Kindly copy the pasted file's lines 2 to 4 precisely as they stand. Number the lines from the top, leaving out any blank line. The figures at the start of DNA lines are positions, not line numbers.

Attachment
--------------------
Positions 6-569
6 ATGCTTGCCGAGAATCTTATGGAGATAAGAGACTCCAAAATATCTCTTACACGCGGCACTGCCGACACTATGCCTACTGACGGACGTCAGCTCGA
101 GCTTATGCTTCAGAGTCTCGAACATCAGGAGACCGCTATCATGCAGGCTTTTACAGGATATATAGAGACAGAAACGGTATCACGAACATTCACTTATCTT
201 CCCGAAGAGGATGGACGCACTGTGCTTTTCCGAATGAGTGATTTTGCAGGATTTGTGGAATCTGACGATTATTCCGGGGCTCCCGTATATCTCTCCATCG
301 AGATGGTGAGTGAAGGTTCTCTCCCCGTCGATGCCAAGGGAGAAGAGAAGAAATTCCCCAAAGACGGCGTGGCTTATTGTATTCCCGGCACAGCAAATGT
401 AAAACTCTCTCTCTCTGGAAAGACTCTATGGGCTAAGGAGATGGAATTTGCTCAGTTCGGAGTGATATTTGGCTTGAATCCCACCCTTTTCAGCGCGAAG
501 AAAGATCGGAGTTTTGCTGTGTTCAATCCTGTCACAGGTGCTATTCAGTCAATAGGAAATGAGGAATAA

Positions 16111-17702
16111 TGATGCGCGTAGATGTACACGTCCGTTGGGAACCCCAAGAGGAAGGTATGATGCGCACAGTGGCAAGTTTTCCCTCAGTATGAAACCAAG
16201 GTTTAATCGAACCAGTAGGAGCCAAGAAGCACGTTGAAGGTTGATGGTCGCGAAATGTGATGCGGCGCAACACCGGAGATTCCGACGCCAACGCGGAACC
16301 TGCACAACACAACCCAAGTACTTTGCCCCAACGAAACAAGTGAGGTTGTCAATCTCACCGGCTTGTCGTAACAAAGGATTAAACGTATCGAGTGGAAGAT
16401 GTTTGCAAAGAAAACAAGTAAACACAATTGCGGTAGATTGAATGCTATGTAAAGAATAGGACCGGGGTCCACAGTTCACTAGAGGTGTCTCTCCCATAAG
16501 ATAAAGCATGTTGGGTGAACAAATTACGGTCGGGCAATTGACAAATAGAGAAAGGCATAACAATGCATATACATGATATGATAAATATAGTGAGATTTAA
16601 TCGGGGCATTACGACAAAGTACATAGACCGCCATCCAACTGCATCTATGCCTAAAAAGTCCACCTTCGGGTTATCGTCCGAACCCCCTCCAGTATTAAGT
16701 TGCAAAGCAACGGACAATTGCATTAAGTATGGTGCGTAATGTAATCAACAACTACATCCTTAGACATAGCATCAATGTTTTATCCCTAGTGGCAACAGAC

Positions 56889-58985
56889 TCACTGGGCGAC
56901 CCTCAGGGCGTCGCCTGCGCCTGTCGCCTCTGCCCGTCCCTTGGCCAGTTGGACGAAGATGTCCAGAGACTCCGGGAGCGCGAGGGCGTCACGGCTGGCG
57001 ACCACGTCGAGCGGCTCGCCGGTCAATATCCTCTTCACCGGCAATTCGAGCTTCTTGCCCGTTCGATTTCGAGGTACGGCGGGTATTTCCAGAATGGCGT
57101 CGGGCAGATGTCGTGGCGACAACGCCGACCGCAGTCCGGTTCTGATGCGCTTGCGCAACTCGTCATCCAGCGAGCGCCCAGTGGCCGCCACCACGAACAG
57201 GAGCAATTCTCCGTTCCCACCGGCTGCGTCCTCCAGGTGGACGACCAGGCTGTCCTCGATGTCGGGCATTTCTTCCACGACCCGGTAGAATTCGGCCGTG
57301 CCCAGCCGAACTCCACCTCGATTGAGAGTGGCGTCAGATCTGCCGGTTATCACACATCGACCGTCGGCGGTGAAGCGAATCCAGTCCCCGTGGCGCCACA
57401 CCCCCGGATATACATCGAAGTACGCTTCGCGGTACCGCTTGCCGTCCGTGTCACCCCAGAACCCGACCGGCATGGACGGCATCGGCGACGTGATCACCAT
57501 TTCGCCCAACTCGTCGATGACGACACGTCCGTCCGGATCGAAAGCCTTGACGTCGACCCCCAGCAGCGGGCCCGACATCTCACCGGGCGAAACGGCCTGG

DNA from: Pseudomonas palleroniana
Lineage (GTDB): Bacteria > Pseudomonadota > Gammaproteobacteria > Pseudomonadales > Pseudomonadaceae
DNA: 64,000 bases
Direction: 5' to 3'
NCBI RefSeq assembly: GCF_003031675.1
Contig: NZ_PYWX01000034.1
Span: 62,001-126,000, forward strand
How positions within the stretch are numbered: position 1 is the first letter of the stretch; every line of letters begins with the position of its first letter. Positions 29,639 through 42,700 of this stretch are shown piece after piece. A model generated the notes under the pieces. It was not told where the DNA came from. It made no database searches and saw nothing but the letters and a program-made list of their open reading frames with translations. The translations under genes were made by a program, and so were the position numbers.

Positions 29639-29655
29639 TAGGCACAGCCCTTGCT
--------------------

6 ATGCTTGCCGAGAATCTTATGGAGATAAGAGACTCCAAAATATCTCTTACACGCGGCACTGCCGACACTATGCCTACTGACGGACGTCAGCTCGA
101 GCTTATGCTTCAGAGTCTCGAACATCAGGAGACCGCTATCATGCAGGCTTTTACAGGATATATAGAGACAGAAACGGTATCACGAACATTCACTTATCTT
201 CCCGAAGAGGATGGACGCACTGTGCTTTTCCGAATGAGTGATTTTGCAGGATTTGTGGAATCTGACGATTATTCCGGGGCTCCCGTATATCTCTCCATCG